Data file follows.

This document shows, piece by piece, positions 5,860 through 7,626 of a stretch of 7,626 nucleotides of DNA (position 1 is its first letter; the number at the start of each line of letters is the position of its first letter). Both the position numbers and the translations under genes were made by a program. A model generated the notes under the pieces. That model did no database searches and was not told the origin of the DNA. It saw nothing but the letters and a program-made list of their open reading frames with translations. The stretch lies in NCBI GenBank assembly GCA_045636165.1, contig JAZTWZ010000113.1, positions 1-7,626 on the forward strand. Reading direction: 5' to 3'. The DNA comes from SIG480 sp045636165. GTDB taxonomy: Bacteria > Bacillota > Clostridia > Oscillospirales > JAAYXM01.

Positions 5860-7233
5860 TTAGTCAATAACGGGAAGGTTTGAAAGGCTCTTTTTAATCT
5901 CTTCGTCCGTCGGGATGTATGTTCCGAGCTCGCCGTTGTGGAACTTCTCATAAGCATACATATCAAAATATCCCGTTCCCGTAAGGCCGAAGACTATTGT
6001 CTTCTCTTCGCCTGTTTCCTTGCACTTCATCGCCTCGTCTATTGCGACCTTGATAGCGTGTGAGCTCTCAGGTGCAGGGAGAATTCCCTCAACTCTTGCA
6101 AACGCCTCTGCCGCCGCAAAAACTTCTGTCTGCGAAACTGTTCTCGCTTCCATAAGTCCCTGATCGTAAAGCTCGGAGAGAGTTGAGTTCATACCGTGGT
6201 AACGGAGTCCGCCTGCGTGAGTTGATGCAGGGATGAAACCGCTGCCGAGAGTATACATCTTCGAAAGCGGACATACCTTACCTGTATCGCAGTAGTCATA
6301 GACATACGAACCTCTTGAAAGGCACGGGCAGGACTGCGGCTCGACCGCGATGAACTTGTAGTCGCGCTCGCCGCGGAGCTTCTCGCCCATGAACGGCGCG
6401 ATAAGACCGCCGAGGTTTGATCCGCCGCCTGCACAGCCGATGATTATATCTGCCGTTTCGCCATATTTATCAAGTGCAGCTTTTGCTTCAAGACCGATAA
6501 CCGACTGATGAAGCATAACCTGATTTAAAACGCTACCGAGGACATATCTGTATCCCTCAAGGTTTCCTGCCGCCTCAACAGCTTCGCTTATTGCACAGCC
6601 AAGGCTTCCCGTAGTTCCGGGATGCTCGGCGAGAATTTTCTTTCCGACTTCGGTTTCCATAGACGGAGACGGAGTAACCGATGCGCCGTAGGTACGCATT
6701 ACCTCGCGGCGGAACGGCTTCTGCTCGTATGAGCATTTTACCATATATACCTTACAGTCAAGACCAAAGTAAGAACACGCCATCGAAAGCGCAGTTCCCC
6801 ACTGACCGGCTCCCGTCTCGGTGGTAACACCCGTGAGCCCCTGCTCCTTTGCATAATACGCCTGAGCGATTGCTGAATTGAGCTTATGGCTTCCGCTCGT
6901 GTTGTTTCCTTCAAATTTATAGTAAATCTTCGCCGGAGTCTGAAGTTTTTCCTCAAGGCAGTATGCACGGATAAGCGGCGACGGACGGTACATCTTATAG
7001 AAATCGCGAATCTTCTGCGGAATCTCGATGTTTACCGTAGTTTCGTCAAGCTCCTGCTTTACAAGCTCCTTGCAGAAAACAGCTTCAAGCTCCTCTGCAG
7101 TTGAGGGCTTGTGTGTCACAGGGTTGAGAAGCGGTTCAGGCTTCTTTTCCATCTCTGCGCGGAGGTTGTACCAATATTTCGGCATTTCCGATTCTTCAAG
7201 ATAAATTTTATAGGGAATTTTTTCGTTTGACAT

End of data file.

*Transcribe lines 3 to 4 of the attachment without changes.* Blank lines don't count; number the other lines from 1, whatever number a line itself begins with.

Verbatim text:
5860 TTAGTCAATAACGGGAAGGTTTGAAAGGCTCTTTTTAATCT
5901 CTTCGTCCGTCGGGATGTATGTTCCGAGCTCGCCGTTGTGGAACTTCTCATAAGCATACATATCAAAATATCCCGTTCCCGTAAGGCCGAAGACTATTGT